Rather than retreat, Connor Cosgrove opened up — and it made him a conqueror in his cancer battle.
Connor Cosgrove found out on Sept. 14, 2010, that he had acute lymphoblastic leukemia (ALL). It is a pediatric form of blood cell cancer that rarely shows up in 19-year-olds.
“You normally find ALL in young kids and there is a very good chance for survival,’’ Cosgrove said. “The older you are when it occurs, the higher the risk for the patient.’’
Cosgrove was extremely high risk. He was undergoing chemotherapy on the same afternoon of the diagnosis.
“They took a biopsy and my bone marrow was 90 percent leukemia,’’ Cosgrove said. “The first 30 days are critical and the treatment is very aggressive. If there’s not a positive response, the end of the host can come as quickly as four weeks.’’
That’s a creative euphemism — “host’’ — for the patient in leukemia treatment. In other words, if the poisons being pumped into the body don’t have an early effect, the person can be dead within a month.
Cosgrove survived. Most of him, anyway.
He had started at 6 feet and 185 pounds, with aspirations to make it as a walk-on receiver with the Gophers. After 30 days of chemotherapy and doses of medication, he was on his way to losing 45 pounds and becoming a rail-thin 140-pounder.
Once the shock of that first month was over, Cosgrove started to contemplate what was happening to him. Three years later, he regrets his early reaction to this mightiest of challenges.
“I was an angry kid,” Cosgrove said. “A lot of people reached out, and I pushed most of them away. I was encouraged to reach out to Zach Sobiech, the young folk singer from Stillwater who was dealing with a pediatric cancer. I wouldn’t even do that.”
Sobiech died in May, at 18, after four years with osteosarcoma, a bone cancer.
Alexis Maciej, Cosgrove’s nurse practitioner at the university’s Amplatz Children’s Hopsital, observed his attitude for a time and then got him the emotional help to turn it around and “thrive with cancer.”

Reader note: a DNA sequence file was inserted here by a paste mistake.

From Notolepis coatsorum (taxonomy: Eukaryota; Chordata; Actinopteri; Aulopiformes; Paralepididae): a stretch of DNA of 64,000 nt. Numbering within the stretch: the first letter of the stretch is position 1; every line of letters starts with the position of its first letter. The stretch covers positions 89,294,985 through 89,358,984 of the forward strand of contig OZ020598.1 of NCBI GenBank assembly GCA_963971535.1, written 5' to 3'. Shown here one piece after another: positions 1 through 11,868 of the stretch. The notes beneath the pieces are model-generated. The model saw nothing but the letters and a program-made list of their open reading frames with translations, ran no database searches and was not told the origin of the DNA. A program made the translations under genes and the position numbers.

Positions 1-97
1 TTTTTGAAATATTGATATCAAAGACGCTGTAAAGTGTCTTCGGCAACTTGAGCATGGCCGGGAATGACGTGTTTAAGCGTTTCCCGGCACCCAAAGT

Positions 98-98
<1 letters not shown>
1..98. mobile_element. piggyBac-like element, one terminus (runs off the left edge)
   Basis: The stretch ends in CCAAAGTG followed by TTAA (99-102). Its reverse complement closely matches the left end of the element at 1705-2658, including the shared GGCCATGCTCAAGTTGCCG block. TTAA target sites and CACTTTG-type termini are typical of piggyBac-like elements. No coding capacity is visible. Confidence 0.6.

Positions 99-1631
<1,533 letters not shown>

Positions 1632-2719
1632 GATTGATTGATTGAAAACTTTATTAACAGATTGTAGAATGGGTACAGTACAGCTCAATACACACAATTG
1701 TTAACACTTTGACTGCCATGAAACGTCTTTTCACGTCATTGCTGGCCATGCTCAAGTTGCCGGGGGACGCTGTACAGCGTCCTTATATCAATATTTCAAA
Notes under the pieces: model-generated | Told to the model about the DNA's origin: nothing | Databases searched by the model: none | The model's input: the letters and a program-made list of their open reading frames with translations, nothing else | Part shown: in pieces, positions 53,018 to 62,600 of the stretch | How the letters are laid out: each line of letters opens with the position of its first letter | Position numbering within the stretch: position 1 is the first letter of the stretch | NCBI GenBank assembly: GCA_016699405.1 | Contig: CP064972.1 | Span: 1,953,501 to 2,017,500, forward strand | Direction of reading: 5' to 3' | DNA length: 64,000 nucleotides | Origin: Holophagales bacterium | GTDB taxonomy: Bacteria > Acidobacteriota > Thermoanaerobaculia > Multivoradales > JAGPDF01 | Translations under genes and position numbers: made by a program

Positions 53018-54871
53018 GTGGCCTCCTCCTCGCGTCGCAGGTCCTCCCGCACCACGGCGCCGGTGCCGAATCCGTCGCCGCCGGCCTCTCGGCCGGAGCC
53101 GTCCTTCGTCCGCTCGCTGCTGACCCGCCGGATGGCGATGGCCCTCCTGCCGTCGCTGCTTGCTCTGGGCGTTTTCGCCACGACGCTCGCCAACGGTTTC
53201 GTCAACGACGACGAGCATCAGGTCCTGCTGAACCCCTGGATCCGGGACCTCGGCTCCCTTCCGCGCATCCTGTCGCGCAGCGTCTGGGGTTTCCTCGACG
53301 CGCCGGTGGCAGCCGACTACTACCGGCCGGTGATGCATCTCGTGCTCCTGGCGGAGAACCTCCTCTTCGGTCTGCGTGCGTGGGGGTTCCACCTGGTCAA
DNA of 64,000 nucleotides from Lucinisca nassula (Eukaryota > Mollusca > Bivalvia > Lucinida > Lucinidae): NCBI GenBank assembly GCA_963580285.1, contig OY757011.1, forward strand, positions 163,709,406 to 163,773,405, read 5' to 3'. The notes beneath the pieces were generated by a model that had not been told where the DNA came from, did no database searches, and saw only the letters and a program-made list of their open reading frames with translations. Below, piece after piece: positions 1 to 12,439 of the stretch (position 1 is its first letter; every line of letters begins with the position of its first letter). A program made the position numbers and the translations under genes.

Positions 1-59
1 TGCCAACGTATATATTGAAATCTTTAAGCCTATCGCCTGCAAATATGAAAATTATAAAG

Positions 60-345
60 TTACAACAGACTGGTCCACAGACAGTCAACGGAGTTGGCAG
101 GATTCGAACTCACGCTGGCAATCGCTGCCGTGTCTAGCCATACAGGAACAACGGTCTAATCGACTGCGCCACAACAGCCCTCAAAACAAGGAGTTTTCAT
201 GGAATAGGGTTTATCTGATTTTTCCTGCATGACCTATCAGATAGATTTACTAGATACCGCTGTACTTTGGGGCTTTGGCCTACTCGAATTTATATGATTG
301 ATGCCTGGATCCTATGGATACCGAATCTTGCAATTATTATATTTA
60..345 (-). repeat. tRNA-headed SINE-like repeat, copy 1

Cosgrove’s transformed attitude made his fight with cancer much more public, particularly in the fall of 2012. That’s when 60 members of the Gophers football team shaved their heads in support of pediatric cancer research.
Cosgrove had grown back his flowing locks by last fall. The head-shaving came about after Cosgrove told a few of his Gophers friends about a scene at Amplatz in September 2012.
“There were twin girls — 3 years, tops — and one had cancer and one did not,’’ Cosgrove said. “The little girl with cancer had lost her hair because of chemo. So her sister who wasn’t sick … she shaved her head so that her twin would not feel bad.
“Those two little girls walking down the hospital corridor holding hands was the coolest thing I’ve ever seen.’’
Cosgrove witnessed endless scenes, both cool and sad, in his three years of being in and out of Amplatz while undergoing chemo.
His father, Kevin, had been hired as Tim Brewster’s co-defensive coordinator in 2009. That was the same year Connor enrolled at St. Cloud State. A year later, Cosgrove and offensive lineman Brandon Haney, his St. Cloud roommate, transferred to Minnesota and walked on with the Gophers.
“I was hoping to be one of those walk-on, possession-type receivers that have had some success with the Gophers,’’ Cosgrove said.
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